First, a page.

The Government’s ‘once-in-a-generation’ plans to shakeup farming could herald an uncertain future, warns Andrew Williamson, Taylor Vinters’ farms and estates specialist.
The Government’s ‘once-in-a-generation’ plans to shakeup farming could instead herald a bleak and uncertain future, warns Andrew Williamson, Taylor Vinters’ farms and estates specialist.
Environment Secretary Michael Gove has launched a consultation on the future for food, farming and the environment post-Brexit, saying he wants a “more rational, and sensitive agriculture policy which promotes environmental enhancement, supports profitable food production and contributes to a healthier society”.
That would include shaking up the farmers’ subsidy system after Brexit. Currently, direct payments are made to farmers annually from the EU under the Common Agriculture Policy (CAP) based on the amount of land farmed. These payments would revert to a new system which would see farmers paid depending on how they offer wider environmental and public benefits. Other schemes which would be affected by this shake-up such as the Fruit and Vegetable Aid Scheme are not considered here.
Under-estimating global dynamics
On the surface, this sounds like a sensible and worthwhile move, and everyone recognises the need for farmers to actively steward the environment, but in reality, there could be adverse consequences.
One of the biggest concerns is the claim in the consultation paper that the CAP can undermine incentives for productivity improvement and is bad for farmers, taxpayers, consumers and the environment.
This assumes that all farmers have relied too heavily on the subsidy and are running so-called ‘lazy ships’. The theory therefore, is that if it’s taken away, they will be forced to find ways to become more productive and profitable. But this fails to take into account the huge differences in the types of farming in this country.
Over the last few years, cereal and dairy producers have struggled to make a profit, not due to inefficiency, but through operating in a global market with high costs and low commodity prices. These farmers need the subsidy to help them stay afloat. Take it away, and they could be driven out of business. The reforms may also place English farmers at a competitive disadvantage to their European counterparts who can sell at cheaper prices thanks to the more generous CAP subsidy.
That could result in large-scale farmers finding it easier to expand through economies of scale and buyouts, leading to a more homogenous countryside dominated by larger players and, long-term, result in a hike to food prices.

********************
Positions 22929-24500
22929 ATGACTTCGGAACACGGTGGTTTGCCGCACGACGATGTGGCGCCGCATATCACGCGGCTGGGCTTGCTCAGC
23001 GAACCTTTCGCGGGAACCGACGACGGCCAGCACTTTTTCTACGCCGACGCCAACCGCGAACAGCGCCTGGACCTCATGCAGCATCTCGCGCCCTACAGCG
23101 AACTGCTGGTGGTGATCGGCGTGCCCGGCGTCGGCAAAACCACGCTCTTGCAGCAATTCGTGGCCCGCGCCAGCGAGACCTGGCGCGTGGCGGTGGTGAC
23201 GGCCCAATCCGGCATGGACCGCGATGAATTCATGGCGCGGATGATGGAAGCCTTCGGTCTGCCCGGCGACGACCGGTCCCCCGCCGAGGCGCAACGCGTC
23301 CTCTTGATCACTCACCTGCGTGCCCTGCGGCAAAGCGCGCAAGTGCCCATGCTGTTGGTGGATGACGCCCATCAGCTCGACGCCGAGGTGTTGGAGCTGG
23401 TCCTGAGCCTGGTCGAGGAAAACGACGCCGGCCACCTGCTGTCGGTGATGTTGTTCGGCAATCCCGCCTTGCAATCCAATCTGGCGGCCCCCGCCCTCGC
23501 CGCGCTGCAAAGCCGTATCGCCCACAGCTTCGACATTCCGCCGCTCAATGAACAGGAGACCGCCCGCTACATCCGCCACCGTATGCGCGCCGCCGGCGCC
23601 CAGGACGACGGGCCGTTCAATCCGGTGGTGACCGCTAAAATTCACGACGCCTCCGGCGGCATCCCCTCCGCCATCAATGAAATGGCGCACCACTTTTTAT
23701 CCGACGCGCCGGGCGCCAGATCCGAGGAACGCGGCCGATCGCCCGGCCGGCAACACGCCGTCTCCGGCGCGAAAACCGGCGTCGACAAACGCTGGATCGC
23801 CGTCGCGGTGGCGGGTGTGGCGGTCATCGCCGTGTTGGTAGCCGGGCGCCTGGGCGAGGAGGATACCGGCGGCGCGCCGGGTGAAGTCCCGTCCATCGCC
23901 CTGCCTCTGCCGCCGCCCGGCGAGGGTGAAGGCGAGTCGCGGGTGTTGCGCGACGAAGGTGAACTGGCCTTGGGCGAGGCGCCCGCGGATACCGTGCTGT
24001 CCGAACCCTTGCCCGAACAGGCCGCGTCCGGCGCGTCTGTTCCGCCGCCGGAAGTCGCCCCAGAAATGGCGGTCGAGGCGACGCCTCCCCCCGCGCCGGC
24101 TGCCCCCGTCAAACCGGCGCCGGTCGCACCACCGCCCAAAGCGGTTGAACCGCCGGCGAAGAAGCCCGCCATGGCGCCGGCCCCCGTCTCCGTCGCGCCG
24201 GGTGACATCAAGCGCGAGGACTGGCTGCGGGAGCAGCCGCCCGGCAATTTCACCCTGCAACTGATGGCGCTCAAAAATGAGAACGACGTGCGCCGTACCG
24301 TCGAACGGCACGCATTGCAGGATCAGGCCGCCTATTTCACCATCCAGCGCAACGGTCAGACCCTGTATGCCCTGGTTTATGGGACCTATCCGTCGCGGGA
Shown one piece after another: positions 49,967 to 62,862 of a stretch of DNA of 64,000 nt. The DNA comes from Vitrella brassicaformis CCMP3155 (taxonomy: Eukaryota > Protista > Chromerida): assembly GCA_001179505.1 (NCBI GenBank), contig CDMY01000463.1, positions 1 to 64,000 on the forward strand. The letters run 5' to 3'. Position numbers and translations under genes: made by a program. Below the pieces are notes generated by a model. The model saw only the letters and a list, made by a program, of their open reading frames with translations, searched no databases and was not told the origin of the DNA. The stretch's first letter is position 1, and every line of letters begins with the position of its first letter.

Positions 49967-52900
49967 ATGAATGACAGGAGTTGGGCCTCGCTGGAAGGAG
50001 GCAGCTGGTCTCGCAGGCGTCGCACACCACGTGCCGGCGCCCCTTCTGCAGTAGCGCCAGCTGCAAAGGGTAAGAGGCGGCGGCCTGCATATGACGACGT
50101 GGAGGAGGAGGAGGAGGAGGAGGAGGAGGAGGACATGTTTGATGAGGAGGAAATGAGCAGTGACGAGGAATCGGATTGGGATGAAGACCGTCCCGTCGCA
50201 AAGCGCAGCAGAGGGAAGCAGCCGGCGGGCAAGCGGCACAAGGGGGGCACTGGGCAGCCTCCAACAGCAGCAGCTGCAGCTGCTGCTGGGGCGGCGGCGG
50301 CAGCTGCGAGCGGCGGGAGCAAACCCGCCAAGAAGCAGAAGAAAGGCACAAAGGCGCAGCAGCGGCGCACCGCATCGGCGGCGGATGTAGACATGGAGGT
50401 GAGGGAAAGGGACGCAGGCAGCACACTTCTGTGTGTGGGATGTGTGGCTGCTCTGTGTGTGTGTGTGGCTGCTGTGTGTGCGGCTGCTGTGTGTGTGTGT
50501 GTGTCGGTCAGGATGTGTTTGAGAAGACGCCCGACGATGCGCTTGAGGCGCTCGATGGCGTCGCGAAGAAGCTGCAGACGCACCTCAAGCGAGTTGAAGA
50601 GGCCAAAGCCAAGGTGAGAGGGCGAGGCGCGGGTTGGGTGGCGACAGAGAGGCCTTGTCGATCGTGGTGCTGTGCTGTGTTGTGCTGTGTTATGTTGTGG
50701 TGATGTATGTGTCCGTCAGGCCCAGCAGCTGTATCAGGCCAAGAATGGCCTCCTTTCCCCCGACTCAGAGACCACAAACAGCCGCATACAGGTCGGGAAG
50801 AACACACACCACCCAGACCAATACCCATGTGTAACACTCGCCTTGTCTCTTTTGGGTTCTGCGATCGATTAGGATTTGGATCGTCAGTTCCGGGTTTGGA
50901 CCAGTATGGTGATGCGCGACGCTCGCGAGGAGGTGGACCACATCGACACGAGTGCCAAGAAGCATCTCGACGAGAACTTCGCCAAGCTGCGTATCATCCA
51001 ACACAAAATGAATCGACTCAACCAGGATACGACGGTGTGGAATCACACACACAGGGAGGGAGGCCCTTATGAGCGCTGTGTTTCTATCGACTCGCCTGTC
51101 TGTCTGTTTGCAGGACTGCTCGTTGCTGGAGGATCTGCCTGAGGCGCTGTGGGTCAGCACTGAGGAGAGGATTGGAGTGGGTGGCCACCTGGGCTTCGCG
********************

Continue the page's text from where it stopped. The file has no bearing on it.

There is also an assumption that the shakeup will force farmers to increase efficiency through technology and skills investment but it is unclear how farmers will afford expensive gadgets when their income has been reduced. Most farmers are already highly skilled innovators juggling multiple roles ranging from mechanics to dealmakers and commodity traders.
Devil is in the detail
A further concern is that many of Mr Gove’s bold statements are missing vital details regarding implementation, including how, exactly, the new measures will be brought in, what payments will be received and what the specific environmental obligations will be.
The Government has a poor track record for introducing schemes of this nature and paying on time. Despite its claim that lessons have been learnt, many farmers will be seeking further assurances.
Risk management has also been given a light touch in the consultation document. Although it is acknowledged in the consultation paper that farming is inherently unpredictable, there should be more support to manage uncertainty, such as easier access to insurance, but the Government has made it clear that they won’t play a role in this.
With consultation still underway and the Government committing to maintaining the money farmers receive in subsidies until at least 2022, it will be a while yet before we see the true impact of these proposals.
At this stage, we are presented with a radical shakeup of the industry, but one that fails to recognise that there are many good reasons for subsidising food production.
Ultimately it is a high risk strategy that’s based on the unproven assumption that removing money will force innovation and create profit.
This could work for the largest and most profitable landowners, but for others it may mark the beginning of the end and that could change the face of our countryside and have a negative impact on the farming industry as a whole.
The consultation on ‘Health and Harmony: the future for food, farming and the environment in a Green Brexit’ will end on 8th May 2018. To view the consultation document, click here.
We are putting together a response to the consultation based on thoughts from the team here and our clients’ views. If you would like to put forward your views on this, please email email@example.com.